I loved how the pubs oozed with delicious decoration.
A young boy buys a firecracker and, out of his own stupidity, blows out his eye. An enraged grandma takes the case to parliament, and soon you have a new law preventing the public sale of fireworks. Hence spoiling it for all the other boys who want to play with fireworks. And such laws get added to one other over the years until society cripples itself from such fears. You can’t do this, you can’t do that. In England there was an immense paranoia of taking pictures in public. Lest the camera might capture a youngster in the background, the digital photo enlarged and plastered up on the internet for all pedophiles to revile over. It did not matter that there were freely available department store catalogues of young attractive children posing in various clothes, but to pull out your camera in public you can expect someone to come up to you and issue a polite yet stern warning. When I once bought a sandwich in a deli, I watched how the woman painstakingly put on plastic surgical gloves, dress my bun, wrap up the bun in paper and then a plastic sleeve over top, and then painstakingly remove the gloves and throw them into the garbage. My cousin, an eye doctor, gave me some very handy disposable metal tweezers. It is apparently cheaper to make these disposable tweezers than to sterilise regular ones between patients for fear of transferring aids.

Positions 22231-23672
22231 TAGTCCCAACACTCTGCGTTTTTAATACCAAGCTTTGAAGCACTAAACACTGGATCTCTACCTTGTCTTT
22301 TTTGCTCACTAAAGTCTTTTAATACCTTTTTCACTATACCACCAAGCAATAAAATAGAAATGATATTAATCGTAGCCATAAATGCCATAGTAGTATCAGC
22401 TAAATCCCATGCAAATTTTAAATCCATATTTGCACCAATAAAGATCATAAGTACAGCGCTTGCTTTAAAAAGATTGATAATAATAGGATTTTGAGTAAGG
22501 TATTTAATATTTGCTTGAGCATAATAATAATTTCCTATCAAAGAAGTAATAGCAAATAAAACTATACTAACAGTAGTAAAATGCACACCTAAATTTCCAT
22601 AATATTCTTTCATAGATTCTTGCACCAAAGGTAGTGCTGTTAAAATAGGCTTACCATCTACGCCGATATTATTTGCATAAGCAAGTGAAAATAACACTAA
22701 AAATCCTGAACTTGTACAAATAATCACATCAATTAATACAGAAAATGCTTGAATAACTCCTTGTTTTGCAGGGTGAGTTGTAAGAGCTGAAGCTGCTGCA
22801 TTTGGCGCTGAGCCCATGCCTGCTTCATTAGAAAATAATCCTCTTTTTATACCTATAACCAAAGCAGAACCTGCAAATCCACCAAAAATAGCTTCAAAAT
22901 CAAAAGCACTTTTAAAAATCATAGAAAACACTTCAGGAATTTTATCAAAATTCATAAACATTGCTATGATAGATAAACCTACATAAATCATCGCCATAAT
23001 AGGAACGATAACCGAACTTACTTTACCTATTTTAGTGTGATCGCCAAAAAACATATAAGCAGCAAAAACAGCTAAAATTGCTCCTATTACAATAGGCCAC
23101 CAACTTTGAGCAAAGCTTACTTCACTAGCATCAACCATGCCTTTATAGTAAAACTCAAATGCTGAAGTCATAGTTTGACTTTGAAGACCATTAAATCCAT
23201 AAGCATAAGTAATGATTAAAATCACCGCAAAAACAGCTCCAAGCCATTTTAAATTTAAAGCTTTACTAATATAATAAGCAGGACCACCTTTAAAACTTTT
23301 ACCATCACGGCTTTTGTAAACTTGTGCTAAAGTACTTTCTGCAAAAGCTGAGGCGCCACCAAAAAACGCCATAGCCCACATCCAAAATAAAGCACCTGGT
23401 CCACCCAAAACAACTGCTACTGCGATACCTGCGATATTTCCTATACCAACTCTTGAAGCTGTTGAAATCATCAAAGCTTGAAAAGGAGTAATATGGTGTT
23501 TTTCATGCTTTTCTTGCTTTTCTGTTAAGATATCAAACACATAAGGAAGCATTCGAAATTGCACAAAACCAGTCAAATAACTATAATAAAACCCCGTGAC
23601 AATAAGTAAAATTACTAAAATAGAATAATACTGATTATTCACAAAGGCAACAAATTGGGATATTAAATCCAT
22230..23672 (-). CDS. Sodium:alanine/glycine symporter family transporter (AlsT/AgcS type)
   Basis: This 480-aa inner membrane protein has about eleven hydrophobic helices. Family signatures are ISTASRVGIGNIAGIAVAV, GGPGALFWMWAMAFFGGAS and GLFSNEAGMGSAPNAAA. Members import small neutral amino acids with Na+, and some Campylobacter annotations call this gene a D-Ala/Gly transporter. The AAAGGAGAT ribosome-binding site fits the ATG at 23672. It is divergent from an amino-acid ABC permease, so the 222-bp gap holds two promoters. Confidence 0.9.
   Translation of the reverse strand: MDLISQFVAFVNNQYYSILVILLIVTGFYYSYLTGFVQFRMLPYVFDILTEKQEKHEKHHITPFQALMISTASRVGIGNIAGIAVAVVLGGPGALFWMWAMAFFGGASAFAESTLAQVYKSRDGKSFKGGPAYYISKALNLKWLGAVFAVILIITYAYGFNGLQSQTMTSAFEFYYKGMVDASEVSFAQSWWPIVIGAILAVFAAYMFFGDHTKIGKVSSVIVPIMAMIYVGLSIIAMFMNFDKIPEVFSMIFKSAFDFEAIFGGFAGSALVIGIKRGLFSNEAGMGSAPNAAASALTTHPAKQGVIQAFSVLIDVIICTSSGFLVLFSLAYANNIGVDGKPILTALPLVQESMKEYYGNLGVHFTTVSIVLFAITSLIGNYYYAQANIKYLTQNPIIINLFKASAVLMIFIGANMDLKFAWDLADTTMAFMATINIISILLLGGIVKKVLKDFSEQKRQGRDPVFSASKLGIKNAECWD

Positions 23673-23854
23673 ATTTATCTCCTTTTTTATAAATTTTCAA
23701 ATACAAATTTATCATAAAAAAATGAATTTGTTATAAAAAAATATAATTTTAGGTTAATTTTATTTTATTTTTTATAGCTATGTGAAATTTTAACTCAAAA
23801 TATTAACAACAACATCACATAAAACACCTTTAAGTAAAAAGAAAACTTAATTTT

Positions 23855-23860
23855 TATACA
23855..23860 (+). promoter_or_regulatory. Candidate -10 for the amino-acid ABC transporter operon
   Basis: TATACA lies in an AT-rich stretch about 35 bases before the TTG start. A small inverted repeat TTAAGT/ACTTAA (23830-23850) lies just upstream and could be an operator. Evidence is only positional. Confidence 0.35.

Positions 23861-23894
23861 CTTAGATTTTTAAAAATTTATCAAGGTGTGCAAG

Or one day some jerk businessman slipped on a rose petal at a metro station, and now flowers are much more expensive because every flowerstand is forced to pay high insurance to protect themselves from getting sued. I found this analism of excessive bureaucracy on many levels and another stark contrast to the lassez fair nature I had endearingly grown accustomed to in the east.
Sitting in the front seat high up in a double decker bus while riding to ice-hockey practice, I would watch the people below, endless multitudes like ants busily crossing the road, buying this and that. And although global warming and green was very much on the conscience of everyone there, it still seemed like an extremely wasteful society.